I think it primarily depends on whether a person has a right to expect privacy in the particular situation. We may not like cameras in all kinds of public places, but I don't think we have the expectation of privacy at the local shopping mall or bank. It's reasonable to expect privacy somewhere like (even) public restrooms, so that would certainly be a violation.
I think in a place where people have the reasonable expectation of privacy (maybe a babysitter in someone else's home) it would be a violation if the babysitter were not informed there were cameras. The other part to that, though, is that I don't think, in someone else's home and being paid by those people, the babysitter has a right to expect the same privacy she could expect in her own home. I think the difference between the babysitter and someone working at a company is a combination of her assuming there would be privacy in a home, as well as the more personal nature of her relationship with the parents.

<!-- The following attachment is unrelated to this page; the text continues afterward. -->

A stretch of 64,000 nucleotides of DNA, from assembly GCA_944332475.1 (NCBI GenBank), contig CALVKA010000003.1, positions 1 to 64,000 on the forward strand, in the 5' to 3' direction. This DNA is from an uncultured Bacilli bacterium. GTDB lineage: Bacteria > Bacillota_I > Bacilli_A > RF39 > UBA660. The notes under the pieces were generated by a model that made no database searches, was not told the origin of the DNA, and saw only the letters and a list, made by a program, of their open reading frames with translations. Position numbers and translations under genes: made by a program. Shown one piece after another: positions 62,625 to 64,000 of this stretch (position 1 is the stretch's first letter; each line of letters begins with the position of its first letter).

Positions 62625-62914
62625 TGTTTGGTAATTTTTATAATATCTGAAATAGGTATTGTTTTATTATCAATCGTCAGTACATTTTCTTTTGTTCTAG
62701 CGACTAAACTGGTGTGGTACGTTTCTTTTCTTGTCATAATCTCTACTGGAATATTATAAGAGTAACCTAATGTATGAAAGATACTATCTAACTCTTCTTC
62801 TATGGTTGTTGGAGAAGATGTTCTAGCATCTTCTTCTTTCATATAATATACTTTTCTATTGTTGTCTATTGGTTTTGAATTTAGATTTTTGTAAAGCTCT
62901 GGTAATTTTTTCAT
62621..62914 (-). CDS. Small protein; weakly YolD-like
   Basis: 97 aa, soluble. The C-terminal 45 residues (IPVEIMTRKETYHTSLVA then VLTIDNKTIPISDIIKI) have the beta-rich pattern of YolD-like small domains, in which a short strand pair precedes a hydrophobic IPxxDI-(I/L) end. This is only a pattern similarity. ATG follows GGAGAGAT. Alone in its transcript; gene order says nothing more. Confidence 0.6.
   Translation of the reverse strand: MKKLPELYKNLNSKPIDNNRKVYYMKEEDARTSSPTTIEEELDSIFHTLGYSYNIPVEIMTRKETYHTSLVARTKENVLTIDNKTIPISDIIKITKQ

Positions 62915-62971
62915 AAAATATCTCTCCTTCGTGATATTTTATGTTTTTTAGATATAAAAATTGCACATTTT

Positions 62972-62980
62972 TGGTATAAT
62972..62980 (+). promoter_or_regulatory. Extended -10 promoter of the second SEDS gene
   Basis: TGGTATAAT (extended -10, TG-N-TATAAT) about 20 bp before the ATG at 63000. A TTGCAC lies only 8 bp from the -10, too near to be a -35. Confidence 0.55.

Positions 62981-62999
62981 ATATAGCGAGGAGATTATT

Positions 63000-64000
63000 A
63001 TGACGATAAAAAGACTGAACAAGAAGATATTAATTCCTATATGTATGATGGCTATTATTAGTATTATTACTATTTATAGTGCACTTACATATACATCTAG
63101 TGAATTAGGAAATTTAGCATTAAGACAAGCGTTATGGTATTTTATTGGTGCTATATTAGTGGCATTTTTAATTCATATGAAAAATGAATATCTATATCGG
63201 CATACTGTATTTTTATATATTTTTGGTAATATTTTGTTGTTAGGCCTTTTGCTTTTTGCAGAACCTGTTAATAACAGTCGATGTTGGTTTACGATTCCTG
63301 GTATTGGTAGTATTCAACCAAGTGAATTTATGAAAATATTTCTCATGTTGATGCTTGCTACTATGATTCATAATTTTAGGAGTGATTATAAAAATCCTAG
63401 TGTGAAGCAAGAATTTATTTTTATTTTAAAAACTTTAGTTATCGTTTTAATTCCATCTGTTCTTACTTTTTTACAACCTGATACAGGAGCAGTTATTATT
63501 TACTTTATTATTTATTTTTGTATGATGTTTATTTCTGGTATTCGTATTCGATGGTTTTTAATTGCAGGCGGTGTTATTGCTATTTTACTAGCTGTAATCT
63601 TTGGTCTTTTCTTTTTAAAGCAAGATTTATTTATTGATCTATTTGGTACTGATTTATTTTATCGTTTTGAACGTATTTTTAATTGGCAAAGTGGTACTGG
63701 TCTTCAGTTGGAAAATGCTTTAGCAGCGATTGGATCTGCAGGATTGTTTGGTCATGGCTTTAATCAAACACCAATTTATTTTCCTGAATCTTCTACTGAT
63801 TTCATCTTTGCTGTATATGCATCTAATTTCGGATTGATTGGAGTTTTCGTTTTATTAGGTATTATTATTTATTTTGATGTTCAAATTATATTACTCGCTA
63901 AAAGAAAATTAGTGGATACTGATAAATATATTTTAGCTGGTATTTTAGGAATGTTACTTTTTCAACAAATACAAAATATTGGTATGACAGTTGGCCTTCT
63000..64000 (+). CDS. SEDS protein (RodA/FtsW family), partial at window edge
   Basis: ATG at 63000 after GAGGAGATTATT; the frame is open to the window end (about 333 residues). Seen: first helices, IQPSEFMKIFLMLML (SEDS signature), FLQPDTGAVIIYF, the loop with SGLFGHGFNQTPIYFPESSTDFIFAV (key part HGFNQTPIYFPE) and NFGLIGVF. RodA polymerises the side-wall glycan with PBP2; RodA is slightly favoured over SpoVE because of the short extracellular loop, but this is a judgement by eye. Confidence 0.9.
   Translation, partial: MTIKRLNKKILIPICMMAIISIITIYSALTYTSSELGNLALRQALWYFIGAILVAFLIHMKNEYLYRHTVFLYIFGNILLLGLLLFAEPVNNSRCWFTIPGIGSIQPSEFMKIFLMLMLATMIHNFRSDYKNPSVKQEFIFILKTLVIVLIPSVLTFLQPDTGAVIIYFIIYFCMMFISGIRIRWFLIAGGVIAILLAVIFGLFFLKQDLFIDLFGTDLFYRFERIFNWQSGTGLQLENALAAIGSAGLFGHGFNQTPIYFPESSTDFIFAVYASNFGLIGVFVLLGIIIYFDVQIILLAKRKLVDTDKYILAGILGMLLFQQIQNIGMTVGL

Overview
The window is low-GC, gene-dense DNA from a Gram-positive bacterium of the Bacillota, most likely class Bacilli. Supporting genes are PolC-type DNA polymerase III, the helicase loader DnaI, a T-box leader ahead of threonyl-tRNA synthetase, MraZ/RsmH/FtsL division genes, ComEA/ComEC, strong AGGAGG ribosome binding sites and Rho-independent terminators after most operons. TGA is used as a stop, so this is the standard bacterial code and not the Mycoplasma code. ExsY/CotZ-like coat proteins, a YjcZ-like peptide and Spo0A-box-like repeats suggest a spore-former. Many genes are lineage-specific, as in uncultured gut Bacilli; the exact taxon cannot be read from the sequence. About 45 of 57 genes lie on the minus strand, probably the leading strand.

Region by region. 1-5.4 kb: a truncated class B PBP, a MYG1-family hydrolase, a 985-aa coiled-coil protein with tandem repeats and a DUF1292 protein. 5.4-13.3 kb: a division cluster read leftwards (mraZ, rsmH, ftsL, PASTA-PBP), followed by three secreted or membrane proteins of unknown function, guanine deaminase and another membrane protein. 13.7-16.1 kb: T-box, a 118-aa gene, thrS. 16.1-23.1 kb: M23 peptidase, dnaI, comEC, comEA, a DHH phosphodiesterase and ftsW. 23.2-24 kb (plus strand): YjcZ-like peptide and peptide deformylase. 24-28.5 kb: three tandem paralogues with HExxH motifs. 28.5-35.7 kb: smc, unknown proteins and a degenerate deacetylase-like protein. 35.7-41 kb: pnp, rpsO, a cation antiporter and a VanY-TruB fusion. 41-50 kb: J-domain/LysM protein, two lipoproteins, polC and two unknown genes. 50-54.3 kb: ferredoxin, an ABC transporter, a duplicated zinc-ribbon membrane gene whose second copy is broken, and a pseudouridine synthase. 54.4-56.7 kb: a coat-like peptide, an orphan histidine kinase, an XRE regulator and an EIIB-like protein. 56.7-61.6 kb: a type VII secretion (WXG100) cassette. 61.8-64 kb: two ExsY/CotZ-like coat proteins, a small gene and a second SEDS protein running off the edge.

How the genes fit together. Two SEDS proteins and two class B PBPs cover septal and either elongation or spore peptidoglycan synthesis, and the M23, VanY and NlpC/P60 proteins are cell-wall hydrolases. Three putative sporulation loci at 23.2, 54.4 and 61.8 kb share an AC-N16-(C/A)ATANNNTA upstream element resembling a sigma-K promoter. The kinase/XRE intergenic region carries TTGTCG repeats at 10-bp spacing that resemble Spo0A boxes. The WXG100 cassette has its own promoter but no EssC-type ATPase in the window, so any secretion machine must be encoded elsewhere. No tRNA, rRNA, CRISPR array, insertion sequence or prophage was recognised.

I think most of us just kind of know there are cameras "everywhere" in public; but one thing I do think is a violation of a person's privacy in public is when someone that person would not expect to be taking their picture uses something like a cell phone camera to take their picture. We expect businesses to have cameras and legitimate reasons for having them. We don't expect fellow citizens to be taking our pictures or to have good reason for doing so.